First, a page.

He was urging passage of a bill prohibiting the employment of convicts outside the prison walls, except for the warden’s residence. The bill also provided drastic punishment for convicts discharged from prison who stayed in the capital city. It was later defeated in the Senate when only ten Senators voted for it; nine voted against; and 15 managed to be absent. In early 1926, Snodgrass made several records for the Brunswick music label, which publicized him as the “King of the Ivories.” We have found a few of those old 78s. Perhaps others who read the story of Harry Menford Snodgrass will find others.
Here, then, is a discography, as we have been able to assemble it from various places and pieces:
- Brunswick 2850 Three O’Clock in the Morning (asf) (apparently his theme song)/ The Moonlight, A Waltz With You. J.M. Witten announcing.
- Brunswick 2852 Dusting the Keys/Blue Evening Blue (MP3)
- Brunswick 3137 Canadian Capers (MP3) / The World is Waiting for the Sunrise (MP3) . Recorded Feb. 7, 1926 J. M. Witten announcing.
- Brunswick 3138 Land of My Sunset Dreams (asf) Prisoner’s Song (asf) Recorded Feb. 7, 1926
- Brunswick 3238 Mighty Lak’ A Rose/Melody of Love. Recorded in April, 1926
- Brunswick 3239 Maple Leaf Rag (MP3) / Along Miami Shore (MP3) Recorded in April, 1926.
Sheet music for “Along Miami Shore” indicates Snodgrass co-wrote the music with Harry Warren, who had a long career that saw him write original music for 122 movies, television shows and stage shows before his death in 1981. One version of the sheet music had a picture of Snodgrass on the front, an early radio microphone perched on his piano. (Larger version).
However, Snodgrass’ role as co-composer of the songs is disputed by some scholars of 1920s sheet music. Warren scholar David Jenkins (www.harrywarren.org) notes ASCAP–the American Society of Composers, Authors, and Publishers–does not list Snodgrass as a writer of “Along Miami Shore.” Jenkins notes the majority of the copies of the sheet music for the tune that he has seen do not list Snodgrass. Jenkins further says Snodgrass “was from the Midwest, and seeing as how Harry Warren was in New York City at this time, I cannot see how a possible music collaboration could have taken place, unless he either moved to New York or took a vacation to New York after he got out of prison.”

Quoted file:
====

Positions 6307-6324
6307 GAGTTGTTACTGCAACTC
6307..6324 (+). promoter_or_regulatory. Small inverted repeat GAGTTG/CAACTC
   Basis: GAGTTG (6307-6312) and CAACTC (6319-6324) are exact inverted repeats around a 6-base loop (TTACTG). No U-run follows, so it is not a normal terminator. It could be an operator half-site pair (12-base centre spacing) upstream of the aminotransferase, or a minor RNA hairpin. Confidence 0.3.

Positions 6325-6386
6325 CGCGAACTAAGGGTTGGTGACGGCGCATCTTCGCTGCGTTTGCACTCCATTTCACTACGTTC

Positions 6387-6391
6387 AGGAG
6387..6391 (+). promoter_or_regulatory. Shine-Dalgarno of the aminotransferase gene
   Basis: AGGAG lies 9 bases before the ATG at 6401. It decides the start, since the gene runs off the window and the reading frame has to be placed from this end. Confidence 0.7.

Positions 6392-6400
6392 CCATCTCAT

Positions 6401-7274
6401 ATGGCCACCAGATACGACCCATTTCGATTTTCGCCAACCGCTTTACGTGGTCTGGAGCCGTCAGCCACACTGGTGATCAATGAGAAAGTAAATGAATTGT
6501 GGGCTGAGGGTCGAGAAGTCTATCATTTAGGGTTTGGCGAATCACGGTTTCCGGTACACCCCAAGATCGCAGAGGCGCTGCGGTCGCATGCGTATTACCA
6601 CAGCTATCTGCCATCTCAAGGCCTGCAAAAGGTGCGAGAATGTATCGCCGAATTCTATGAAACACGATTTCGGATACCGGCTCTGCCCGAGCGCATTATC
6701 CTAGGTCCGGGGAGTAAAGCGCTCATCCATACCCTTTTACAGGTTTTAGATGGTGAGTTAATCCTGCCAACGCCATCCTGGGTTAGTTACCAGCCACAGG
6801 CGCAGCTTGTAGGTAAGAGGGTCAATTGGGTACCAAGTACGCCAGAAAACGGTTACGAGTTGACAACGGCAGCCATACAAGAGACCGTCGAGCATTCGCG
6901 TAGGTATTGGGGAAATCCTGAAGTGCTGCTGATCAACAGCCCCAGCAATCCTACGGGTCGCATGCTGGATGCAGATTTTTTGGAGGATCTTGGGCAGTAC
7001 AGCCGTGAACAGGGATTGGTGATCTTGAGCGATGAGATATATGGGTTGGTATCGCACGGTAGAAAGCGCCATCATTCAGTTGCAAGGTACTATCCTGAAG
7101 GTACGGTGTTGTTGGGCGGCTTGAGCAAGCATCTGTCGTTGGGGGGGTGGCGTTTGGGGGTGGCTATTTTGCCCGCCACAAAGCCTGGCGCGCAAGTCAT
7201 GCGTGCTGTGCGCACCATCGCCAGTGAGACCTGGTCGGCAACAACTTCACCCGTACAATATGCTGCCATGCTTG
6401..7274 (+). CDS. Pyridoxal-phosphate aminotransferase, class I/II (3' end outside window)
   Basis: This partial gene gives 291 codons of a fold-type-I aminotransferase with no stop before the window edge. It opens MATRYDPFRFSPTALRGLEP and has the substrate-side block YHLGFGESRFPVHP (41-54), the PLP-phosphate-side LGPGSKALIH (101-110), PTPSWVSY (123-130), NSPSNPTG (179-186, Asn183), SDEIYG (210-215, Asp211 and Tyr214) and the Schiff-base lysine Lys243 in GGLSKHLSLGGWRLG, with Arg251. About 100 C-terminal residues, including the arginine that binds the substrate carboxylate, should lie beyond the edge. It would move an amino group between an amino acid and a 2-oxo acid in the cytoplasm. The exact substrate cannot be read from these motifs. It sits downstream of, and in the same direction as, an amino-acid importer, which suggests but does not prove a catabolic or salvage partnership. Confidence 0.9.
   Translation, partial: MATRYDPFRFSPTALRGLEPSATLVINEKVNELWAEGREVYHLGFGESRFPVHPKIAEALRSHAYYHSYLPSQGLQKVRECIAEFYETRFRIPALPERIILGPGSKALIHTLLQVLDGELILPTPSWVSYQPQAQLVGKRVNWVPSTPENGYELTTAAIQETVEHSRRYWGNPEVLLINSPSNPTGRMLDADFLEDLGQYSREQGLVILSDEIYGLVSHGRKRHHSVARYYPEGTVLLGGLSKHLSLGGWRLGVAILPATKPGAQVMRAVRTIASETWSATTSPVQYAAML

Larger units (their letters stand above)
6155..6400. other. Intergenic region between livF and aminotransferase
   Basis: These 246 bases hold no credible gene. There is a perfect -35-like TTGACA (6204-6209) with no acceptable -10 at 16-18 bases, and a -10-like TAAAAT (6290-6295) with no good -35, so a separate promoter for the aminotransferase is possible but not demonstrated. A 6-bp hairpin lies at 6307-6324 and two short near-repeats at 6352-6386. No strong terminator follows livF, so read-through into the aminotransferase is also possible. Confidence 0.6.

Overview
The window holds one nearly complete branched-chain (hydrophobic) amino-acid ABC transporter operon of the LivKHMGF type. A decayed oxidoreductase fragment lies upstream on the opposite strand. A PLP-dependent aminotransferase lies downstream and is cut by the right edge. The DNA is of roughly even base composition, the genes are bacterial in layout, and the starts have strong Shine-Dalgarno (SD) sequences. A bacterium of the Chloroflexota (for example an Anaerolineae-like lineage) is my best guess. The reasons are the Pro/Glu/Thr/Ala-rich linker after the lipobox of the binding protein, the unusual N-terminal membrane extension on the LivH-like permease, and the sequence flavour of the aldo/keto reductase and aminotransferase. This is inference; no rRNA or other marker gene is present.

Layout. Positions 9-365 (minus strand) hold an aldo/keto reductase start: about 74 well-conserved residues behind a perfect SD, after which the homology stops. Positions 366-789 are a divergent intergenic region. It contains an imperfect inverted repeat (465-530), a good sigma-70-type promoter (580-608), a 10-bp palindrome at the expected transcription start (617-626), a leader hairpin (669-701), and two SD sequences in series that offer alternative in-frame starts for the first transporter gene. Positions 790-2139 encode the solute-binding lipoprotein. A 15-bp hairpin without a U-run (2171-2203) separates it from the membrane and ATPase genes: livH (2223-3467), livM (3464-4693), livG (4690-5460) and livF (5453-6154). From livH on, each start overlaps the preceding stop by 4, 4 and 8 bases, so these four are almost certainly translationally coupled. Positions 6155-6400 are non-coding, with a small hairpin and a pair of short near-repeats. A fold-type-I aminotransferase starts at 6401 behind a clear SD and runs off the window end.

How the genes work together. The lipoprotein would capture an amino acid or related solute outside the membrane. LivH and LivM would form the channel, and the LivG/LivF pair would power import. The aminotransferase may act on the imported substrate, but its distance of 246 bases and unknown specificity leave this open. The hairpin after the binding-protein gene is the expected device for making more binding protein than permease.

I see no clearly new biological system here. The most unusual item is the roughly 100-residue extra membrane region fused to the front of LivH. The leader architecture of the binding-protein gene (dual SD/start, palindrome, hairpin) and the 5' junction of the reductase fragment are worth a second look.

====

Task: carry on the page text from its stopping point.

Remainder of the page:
Jenkins suggests Warren probably was a major performer of the song, which was briefly popular. “A lot of times performers of songs (most notably Al Jolson and Eddie Cantor) had their name put on the sheet music (usually as a co-lyricist) to several songs that they made popular, but had no hand in creating, so this is probably the same case here.” Snodgrass also cut some songs on piano rolls for Wurlitzer. We know of four: Farewell, a ballad. WCPO (Wurlitzer Concert Piano Orchestra) 9197; I Found a Way to Love You, But I Can’t Find a Way to Forget, a waltz. WCPO 9197; Land of My Sunset Dreams, a waltz ballad. WCPO9197; and Farewell,” QRS, 3113.
Snodgrass’ citizenship restored
By the end of 1927, Snodgrass was living in Springfield, Illinois, about half way between St. Louis and Chicago. On December 29th, he filed an application with Missouri Governor Sam A. Baker asking that his citizenship be restored.
His petition was signed by 20 people from St. Louis, who swore that they were personally acquainted with him and that he had been a good citizen. A supporting letter from Circuit Judge John M. Calhoun accompanied the petition, noting that Snodgrass wanted restoration of his rights of citizenship so he could rejoin the musicians union, of which he’d been a member before going to prison. “He tells me that if his citizenship is restored he will be readmitted to membership in that union which will enable him to better earn a living for himself and family,” wrote Calhoun.